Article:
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The Seduction of Simple Solutions

Late last week Frank Cilluffo and Clint Watts released a policy brief from George Washington University’s Homeland Security Policy Institute entitled “Yemen and al-Qaeda in the Arabian Peninsula: Exploiting a Window of Counterterrorism Opportunity.”

My in-box quickly filled up with helpful people sending me copies of the report, I have now had time to read it and digest and my thoughts follow below. 

(Note🙂 I don’t know Frank Cilluffo but I do know and respect Clint and he has seen a copy of my rebuttal here prior to posting.

For those who are faithful readers of Waq al-waq it should come as no surprise that I strongly disagree with the report and its conclusions.  I think this is what happens when smart people tackle a complex problem in an environment they don’t know particularly well.  The report, in my opinion, is full of assumptions that make sense broadly but break down the closer one gets to Yemen.

Obviously there are parts of the report I agree with, and many other places where well-intentioned people can disagree. 

(Quotes from the paper are in italics; mine are in regular caps.)

Assumption 1: AQAP suddenly stronger this month

This week’s escape of 63 suspected al Qaeda in the Arabian Peninsula (AQAP) fighters from a Yemeni prison exemplifies how President Saleh’s departure to Saudi Arabia and Yemeni instability embolden this lethal al Qaeda affiliate.

I’m pretty sure that AQAP was emboldened prior to Salih’s departure, the group has been incredibly active in Yemen recently and I would argue that largely as a result of US air strikes between December 2009 and May 2010, the organization is actually stronger now in terms of recruits than it was when it dispatched the so-called underwear bomber who tried to bring down the airplane over Detroit on Christmas Day 2009.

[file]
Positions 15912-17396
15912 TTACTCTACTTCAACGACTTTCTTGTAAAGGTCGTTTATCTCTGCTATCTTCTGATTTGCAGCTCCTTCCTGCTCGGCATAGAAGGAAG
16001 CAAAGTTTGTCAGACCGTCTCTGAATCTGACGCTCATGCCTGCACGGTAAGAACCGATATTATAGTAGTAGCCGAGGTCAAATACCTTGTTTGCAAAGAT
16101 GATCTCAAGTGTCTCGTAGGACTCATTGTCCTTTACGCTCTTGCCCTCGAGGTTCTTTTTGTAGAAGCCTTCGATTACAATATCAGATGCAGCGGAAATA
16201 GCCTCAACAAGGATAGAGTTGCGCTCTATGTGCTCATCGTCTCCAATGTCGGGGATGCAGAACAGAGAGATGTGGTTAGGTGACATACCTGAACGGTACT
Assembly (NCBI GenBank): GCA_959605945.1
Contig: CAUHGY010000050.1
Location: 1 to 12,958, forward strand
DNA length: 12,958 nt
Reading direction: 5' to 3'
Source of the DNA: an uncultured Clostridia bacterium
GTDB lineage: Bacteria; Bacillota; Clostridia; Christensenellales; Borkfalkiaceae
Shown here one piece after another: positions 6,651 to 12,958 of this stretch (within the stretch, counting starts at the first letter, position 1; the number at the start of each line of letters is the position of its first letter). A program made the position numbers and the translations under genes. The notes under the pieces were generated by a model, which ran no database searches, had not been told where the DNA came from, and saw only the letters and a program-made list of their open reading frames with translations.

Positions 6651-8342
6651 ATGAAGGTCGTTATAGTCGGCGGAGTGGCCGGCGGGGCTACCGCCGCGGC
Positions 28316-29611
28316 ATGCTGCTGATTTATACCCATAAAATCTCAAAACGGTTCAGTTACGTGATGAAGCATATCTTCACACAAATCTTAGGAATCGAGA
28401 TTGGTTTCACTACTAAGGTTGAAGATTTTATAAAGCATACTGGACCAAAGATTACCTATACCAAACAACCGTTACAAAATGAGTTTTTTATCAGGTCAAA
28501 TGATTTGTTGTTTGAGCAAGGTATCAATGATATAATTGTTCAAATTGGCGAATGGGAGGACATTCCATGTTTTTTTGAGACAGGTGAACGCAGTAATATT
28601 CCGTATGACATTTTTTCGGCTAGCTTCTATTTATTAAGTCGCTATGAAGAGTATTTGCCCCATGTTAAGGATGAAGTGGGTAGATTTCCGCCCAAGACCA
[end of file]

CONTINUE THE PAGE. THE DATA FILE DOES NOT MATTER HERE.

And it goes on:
Assumption 2: Huthis and Southern Movement are responsible

In recent weeks, the writ of government in Yemen has evaporated under the twin strains of the Houthi rebellion in northern Yemen and the Secessionist movement in southern Yemen.” 

This is simply untrue – the writ of Yemen’s government has evaporated under popular protests.  The Huthi rebellion has been ongoing since 2004 and the Southern movement since 2007 – neither of these are new, and neither of these are the cause of the recent collapse.

Assumption 3: The Foreign Operations Unit

For the U.S., AQAP’s Foreign Operations Unit is of greatest concern.The unit was described by Dr. Thomas Hegghammer as a small cell, “which specializes in international operations and keeps a certain distance to the rest of the organization.”

Anwar al-Awlaki, an American born cleric, allegedly leads this group, steadily morphing his role from an Internet ideologue to full-blown operational planner.  Awlaki’s online sermons, recruitment of U.S.-based Americans and production of AQAP’s English-language jihadi magazine Inspire with Samir Khan (another American AQAP member) have inspired lone wolf attacks on Americans.  Ibrahim Hassan Asiri, AQAP’s talented bomb maker, transforms the Foreign Operations Unit’s threats into sophisticated attacks. 

Asiri and his well-trained bombmaking protégés have demonstrated their capabilities repeatedly by devising undetectable devices that nearly killed Saudi Deputy Interior Minister Prince Mohammed bin Nayef in 2009, almost brought down an airliner over Detroit on Christmas Day 2009, and halted air cargo shipments from Yemen in 2010.  The Foreign Operations Unit’s special knowledge of the U.S. and unique destructive capabilities make AQAP an immediate threat to the U.S.”